172. Memorandum of Conversation1


  • Zbigniew Brzezinski, Assistant to the President for National Security Affairs
  • Anatoliy Dobrynin, Ambassador of the Soviet Union

I had lunch today (12:40–2:50) with Ambassador Dobrynin, on his initiative. The luncheon was a compromise-picnic: I provided the White House meal and he provided vodka and caviar, a bargain that I felt was equitable to both sides.

[Omitted here is general discussion about U.S.-Soviet relations.]

Turning to SALT, Dobrynin emphasized that the Soviet position is that the United States is deliberately attempting to significantly affect the central component of the Soviet nuclear force, namely ground-based missiles. This he feels is unequal and one-sided. He also stressed that the Soviet Union made a deliberate bow to the President by proposing recently that both sides reduce their arsenals to 2250; he emphasized this point, stressing that this had not been the Soviet intention but that it was a goodwill gesture aimed at the President personally.

I stressed to Dobrynin that he should make it clear to his Soviet colleagues that there are certain things which the U.S. President can and cannot control. I cited the example of the Concorde as something which foreigners find very difficult to comprehend, and I emphasized that it is important for him to stress to Brezhnev that the Congressional defense budget process, and statements by legislators, are not under executive control in this country. Moreover, I indicated to him that the President’s desire to decrease nuclear weaponry is a very genuine one, and [Page 734] that it had been counterproductive for the Soviet side to misconstrue it as an attempt to gain a unilateral advantage. He acknowledged this point and stated that he was trying to convince his colleagues back home of this fact.

He became somewhat indignant when I cited to him the fact that some Soviet spokesmen had spoken of deeper cuts than those proposed by Gromyko, involving at least 10%. He spoke with some vehemence to the effect that we make a mistake in taking seriously Soviet academicians who pretend to speak for the top Soviet leadership. He pointed out that the most prominent one of them has seen Brezhnev only once a year and that it is really a figment of our own imaginations to consider them as serious spokesmen for the Soviet government. He noted, for example, that the Soviet academic who publicly proposed in Moscow a mutual 10% cut was reprimanded and will not make such proposals again.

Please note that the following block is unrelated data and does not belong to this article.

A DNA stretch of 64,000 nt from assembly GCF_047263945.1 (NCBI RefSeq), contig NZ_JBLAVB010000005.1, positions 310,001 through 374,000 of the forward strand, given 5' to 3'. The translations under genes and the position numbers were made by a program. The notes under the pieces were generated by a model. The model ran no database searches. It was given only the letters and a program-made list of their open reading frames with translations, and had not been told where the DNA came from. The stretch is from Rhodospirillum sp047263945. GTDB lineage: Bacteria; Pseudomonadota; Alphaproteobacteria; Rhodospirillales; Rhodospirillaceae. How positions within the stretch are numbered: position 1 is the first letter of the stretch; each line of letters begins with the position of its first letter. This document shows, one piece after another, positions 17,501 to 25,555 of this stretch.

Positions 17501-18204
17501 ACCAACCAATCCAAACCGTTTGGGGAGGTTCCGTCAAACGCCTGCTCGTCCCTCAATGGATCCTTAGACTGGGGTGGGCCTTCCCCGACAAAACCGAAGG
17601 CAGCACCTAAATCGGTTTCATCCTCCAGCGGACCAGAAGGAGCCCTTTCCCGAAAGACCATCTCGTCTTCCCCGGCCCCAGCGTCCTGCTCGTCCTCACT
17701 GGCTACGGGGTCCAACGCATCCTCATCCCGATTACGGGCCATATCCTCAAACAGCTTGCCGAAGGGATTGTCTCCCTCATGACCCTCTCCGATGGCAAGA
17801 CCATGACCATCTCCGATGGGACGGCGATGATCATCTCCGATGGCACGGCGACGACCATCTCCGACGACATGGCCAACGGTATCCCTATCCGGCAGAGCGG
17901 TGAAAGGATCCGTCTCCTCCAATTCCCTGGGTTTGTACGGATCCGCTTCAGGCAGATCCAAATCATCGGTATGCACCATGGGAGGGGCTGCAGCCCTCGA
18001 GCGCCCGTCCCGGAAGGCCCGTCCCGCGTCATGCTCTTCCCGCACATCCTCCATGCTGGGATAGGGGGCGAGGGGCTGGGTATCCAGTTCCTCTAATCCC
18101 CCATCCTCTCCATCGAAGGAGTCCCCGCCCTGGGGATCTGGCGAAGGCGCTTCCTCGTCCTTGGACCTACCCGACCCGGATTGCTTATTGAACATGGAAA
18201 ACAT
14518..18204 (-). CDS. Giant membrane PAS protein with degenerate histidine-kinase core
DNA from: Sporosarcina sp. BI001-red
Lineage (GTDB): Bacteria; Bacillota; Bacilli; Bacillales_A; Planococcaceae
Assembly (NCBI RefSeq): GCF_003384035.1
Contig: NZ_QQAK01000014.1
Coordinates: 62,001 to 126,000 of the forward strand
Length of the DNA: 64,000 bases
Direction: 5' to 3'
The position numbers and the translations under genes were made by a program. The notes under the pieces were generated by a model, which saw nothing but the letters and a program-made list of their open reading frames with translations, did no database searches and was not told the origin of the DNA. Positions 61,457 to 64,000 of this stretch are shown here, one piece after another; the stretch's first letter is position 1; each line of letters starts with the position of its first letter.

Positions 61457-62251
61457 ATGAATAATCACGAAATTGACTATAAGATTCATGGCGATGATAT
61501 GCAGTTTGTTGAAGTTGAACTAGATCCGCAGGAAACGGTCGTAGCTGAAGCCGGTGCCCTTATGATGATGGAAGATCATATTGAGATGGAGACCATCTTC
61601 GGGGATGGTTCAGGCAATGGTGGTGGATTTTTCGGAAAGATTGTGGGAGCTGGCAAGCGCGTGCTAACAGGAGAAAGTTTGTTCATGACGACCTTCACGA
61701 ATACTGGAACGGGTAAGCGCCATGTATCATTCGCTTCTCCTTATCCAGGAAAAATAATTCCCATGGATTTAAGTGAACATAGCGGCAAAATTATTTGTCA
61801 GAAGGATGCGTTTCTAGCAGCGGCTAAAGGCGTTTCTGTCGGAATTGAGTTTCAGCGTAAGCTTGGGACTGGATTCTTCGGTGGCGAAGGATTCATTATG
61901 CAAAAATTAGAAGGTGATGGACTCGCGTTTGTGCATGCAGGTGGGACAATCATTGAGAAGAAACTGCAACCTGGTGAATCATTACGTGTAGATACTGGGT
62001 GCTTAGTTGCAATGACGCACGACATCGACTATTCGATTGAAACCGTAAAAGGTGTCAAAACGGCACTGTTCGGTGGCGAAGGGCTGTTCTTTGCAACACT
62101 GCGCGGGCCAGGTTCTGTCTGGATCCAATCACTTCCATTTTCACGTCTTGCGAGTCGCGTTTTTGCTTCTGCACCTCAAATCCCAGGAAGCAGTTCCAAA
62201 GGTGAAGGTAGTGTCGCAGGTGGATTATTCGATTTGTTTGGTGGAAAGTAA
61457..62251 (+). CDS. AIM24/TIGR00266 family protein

While generally concerned with the nature of the U.S.-Soviet relationship, he was unwilling to be specific as to what ought to be done about it. He was rather inclined to press me for my views, which I did not elaborate beyond those summarized earlier. He agreed that it might be useful to try to see whether a more concerted effort could not be made in SALT in order to make certain that there is more definite progress by September; that it might be useful to take a closer look at some of the issues that provoked the greatest degree of sensitivity on both sides, differentiating between those which cannot be subject to governmental control and those which perhaps can be ameliorated by initiatives taken by the leaders; and that more thought ought to be given to the possibility of a Carter-Brezhnev meeting. We further agreed that it might be useful to have again a talk focusing not so much on specific issues but on the larger dimensions of the Soviet-American relationship, and that he would pursue this subject also in his conversations with the Secretary of State.

[Omitted here is general discussion on U.S.-Soviet relations.]

  1. Source: Carter Library, National Security Affairs, Brzezinski Material, Subject File, Box 33, Memcons: Brzezinski: 1–9/77. Top Secret. The meeting took place at the White House. The memorandum of conversation is scheduled to be printed in full in Foreign Relations, 1977–1980, Vol. VI, Soviet Union.